INDIANAPOLIS- The push-back from House Republicans was swift and highly anticipated Tuesday in wake of the Congressional Budget Office releasing its report on their plan to repeal the Affordable Care Act.
“They’re not always right,” Rep. Todd Rokita (R-IN) said in an interview with FOX59 on Monday. “In fact, a lot of times they get it wrong.”
The report, coming from Capitol Hill’s official scorekeeper, said 24 million more Americans will be uninsured by 2026, the deficit would reduce by $337 billion over the next decade largely in part to Medicaid cuts and average premiums would jump during the next two years but eventually offset and drop an average 10 percent by 2026.
“Of course more people will be covered under Obamacare,” Rokita said. “Because Obamacare mandated people be covered, whether they needed crappy government healthcare or not.”
In a statement, Rep. Susan Brooks (R-IN) praised the report’s findings that premiums over time would drop, yet acknowledged the concern sweeping throughout Capitol Hill as Republican leaders worked to offset the report.
“I understand and appreciate the concerns some people have expressed,” Brooks said. “As we’ve said from the beginning, this is a process, and today’s CBO score is reflective only of this bill and does not reflect any future actions the Administration or Congress will take to fix our healthcare system.”
The bill was advanced in the House Budget Committee on Thursday where Rokita is vice chairman.
“Now people who really need help are going to have access to good healthcare options,” he said. “But that doesn’t mean they`re going to take them. That`s going to be up to the individual.”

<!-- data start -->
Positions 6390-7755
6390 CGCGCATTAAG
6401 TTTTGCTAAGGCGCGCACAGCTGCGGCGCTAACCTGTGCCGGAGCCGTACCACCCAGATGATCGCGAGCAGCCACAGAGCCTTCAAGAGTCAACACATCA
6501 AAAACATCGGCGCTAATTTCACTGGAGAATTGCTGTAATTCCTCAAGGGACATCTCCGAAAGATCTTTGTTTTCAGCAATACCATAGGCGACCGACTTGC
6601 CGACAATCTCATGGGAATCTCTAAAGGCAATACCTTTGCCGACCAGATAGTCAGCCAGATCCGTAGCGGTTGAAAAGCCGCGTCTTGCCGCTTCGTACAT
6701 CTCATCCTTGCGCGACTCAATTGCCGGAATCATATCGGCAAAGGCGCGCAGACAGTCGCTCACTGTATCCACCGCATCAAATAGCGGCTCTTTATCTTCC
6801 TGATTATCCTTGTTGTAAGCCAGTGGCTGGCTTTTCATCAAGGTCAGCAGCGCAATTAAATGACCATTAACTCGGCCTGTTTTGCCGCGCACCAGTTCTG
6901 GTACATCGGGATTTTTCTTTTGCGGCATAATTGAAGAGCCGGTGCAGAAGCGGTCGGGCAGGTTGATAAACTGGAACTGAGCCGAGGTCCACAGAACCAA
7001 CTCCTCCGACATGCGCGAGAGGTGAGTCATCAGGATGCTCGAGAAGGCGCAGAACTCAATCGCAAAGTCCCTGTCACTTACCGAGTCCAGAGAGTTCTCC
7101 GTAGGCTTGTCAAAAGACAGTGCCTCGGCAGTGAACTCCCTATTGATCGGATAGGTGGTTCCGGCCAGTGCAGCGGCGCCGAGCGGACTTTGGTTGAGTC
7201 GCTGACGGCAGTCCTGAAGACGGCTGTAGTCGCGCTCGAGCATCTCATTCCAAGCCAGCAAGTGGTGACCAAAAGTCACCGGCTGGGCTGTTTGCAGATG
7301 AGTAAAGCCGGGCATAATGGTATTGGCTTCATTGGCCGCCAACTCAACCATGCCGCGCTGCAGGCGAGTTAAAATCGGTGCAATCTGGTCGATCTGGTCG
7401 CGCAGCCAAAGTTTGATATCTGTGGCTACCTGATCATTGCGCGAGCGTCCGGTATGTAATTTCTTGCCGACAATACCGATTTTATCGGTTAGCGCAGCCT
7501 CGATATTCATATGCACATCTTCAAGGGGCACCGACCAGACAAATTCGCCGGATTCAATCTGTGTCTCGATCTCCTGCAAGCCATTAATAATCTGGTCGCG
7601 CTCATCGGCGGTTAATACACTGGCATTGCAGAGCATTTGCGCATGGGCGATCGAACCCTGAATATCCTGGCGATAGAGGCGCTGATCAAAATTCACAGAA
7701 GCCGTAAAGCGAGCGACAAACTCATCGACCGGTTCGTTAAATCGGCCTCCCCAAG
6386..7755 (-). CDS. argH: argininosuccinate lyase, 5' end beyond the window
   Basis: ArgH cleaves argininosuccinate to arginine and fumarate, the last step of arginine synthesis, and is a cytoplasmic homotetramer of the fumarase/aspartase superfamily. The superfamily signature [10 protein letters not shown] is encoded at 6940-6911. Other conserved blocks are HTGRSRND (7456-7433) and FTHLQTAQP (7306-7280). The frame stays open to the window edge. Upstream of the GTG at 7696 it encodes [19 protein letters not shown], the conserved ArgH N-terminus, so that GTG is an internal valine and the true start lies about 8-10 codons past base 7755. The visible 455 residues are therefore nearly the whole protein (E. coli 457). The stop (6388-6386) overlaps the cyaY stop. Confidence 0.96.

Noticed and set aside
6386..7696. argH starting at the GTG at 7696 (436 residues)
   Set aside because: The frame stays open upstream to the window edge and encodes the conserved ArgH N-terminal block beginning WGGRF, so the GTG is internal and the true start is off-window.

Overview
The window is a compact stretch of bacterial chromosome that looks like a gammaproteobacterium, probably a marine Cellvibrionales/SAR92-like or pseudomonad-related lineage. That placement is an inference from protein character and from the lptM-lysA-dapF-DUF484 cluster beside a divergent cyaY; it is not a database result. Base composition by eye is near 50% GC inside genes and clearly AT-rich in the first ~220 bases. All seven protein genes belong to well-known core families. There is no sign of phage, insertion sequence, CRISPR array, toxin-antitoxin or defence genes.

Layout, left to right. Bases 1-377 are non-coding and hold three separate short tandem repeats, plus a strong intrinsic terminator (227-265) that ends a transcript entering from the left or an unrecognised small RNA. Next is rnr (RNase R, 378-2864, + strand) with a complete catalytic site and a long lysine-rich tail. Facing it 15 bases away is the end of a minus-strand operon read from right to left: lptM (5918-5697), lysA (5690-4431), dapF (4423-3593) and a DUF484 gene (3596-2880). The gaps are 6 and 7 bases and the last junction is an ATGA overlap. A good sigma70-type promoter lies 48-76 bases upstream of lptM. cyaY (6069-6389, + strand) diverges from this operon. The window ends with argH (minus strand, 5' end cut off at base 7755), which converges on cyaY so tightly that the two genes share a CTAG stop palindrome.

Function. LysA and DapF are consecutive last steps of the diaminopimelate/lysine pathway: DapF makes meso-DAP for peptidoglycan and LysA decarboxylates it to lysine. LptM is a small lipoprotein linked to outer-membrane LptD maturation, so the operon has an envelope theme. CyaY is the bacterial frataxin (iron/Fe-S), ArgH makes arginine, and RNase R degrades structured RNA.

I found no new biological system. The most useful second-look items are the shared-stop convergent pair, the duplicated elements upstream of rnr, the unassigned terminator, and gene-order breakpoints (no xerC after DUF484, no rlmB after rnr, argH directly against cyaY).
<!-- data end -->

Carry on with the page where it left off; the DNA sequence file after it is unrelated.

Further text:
Democrats were quick to jump on critical details of the report as the White House strongly denounced its findings.
“They should just pull the plug on this bill,” Rep. Nancy Pelosi said Tuesday, the Democratic House Minority Leader. “That’s our message to the Republicans. This isn’t even a good start.”
The report, which help fuel new concerns about how the replacement will affect Americans, also offers reassurances to key conservatives worried the original plan didn’t cut Medicaid enough.
“What we want to do is get the federal government really as much out of the business as we can,” Rokita said. “So we think with that flexibility given to the states, they are so innovative, that they will more than willing be able to make up any differences in funds.”
Some congressional Republicans, including Rep. Jim Banks (R-IN), initially had doubts about supporting the bill. But after meeting with the President on Friday, the freshman congressman issued a statement saying he was now in the "yes" column.
Concern, though, still looms among governors in 31 states including Indiana that expanded Medicaid through the Affordable Care Act using federal dollars.
Gov. Eric Holcomb’s administration said Tuesday the governor supports fixing the Affordable Care Act but wants to make sure lawmakers are “compassionate” in how that’s accomplished, adding the bill is in the first step of a long process.